NFL Personal Conduct Policy: Strong Discipline or a Slap on the Wrist?


ray rice pic
Bryan Felix ’15
What does drunk driving, assault (both sexual and otherwise) and domestic violence all have in common other than being chargeable crimes? They all fall under the NFL’s old Personal Conduct Policy. A policy that almost never gave a suspension over 4 or 5 games and merely gave fines that were the equivalent to pocket change for professional athletes. Its odd to group a series of crimes that usually warrant several years in prison and multiple other penalties with the same amount of disciplinary response that is equitable to telling a child to sit in timeout. Adversely what does steroid use, drug abuse, and gambling have in common? These offenses most commonly are given suspensions in the NFL that range from 7 games all the way to being banned from the league. While first time offenses can be as low as 4 to 5 games, multiple substance abuse cases warrants a much more stringent response. So just as the Personal Conduct Policy in the NFL seems to underestimate the punishment for serious crimes, the Substance Abuse Policy gives out punishment that is far more than the legal response.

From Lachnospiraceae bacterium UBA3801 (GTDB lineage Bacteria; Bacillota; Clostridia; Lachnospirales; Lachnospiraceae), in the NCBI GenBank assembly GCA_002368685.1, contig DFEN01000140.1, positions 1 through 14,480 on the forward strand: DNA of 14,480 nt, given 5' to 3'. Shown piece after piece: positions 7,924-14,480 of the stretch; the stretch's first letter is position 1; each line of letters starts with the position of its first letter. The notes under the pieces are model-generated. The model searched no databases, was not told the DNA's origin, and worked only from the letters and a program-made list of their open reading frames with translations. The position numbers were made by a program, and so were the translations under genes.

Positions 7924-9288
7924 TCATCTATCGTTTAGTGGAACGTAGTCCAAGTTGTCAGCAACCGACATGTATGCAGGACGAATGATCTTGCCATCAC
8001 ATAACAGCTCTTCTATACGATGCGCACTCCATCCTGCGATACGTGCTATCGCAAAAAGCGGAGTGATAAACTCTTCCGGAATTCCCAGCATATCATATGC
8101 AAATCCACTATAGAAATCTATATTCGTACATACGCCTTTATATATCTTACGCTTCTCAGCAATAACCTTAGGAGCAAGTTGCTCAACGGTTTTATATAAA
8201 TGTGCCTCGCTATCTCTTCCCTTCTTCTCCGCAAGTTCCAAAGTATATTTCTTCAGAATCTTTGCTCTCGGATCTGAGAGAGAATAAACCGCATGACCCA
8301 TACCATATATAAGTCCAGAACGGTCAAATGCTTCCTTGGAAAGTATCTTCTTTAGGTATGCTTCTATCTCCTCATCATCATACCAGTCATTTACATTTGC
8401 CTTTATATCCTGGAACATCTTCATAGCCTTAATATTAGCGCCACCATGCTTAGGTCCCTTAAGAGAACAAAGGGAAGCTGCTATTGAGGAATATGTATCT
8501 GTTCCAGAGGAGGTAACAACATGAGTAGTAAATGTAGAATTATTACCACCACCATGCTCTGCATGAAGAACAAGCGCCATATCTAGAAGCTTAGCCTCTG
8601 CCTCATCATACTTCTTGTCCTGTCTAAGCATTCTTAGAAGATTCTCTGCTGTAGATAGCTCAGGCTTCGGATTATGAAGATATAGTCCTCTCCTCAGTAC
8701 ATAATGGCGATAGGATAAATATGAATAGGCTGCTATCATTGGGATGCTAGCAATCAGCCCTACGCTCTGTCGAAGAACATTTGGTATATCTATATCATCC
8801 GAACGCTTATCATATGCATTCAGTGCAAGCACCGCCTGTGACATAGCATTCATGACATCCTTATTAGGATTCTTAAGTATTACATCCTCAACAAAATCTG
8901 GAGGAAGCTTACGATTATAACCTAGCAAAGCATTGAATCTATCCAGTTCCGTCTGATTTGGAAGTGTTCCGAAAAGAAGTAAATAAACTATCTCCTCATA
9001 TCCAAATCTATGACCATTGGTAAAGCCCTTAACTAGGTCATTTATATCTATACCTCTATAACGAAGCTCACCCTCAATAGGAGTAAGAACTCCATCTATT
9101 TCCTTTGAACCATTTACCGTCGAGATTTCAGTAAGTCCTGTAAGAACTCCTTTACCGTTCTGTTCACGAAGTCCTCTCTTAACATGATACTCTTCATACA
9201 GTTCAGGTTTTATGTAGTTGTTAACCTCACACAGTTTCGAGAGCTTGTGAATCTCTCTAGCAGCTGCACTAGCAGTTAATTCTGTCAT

Now many have asked recently: How does this make sense? Well, in many ways, it doesn’t. I will particularly cite the example of Josh Gordon recently and how after failing a drug test 3 times, he gets a 16 game suspension for the entire season. In contrast, Ray Rice was only going to receive a 2 game suspension after being charged with domestic abuse before all the controversy came to light.  Also consider Ben Roethlesberger who only got 4 games for clear evidence of sexual assault while Cowboys DL Josh Brent got 10 games for driving drunk, resulting in a crash that killed teammate Jerry Brown. In such a violent sport, violence outside the field is seemingly unmoderated.
To me, this is absurd and morally wrong of the NFL. When the league’s policy makes it so that players can legally play before he gets released from jail (Michael Vick- 2 games) then there  must be a problem in their response! However, I do understand why the NFL does this. While one might not think so, gambling, and substance abuse has a much bigger effect on the sport itself and the guidelines the NFL must comply to more than off the field violence. Meanwhile, having an issue that has no connection with the league at all is bad but does not put the NFL at risk, and thus is not as harshly penalized. While this idea is immoral, it is what has worked for the NFL in the past and has only come under fire once the Rice video conspiracy had been revealed in the past few months .
The NFL has recently revised its policies that has reportedly better balanced the response to criminal activity accordingly to the severity of the crime. While this has immediately shortened the Gordon suspension to 10 games and the Rice suspension indefinitely, I still suspect that not much will change further into the future once the public outcry dies down from this pre-season’s drama.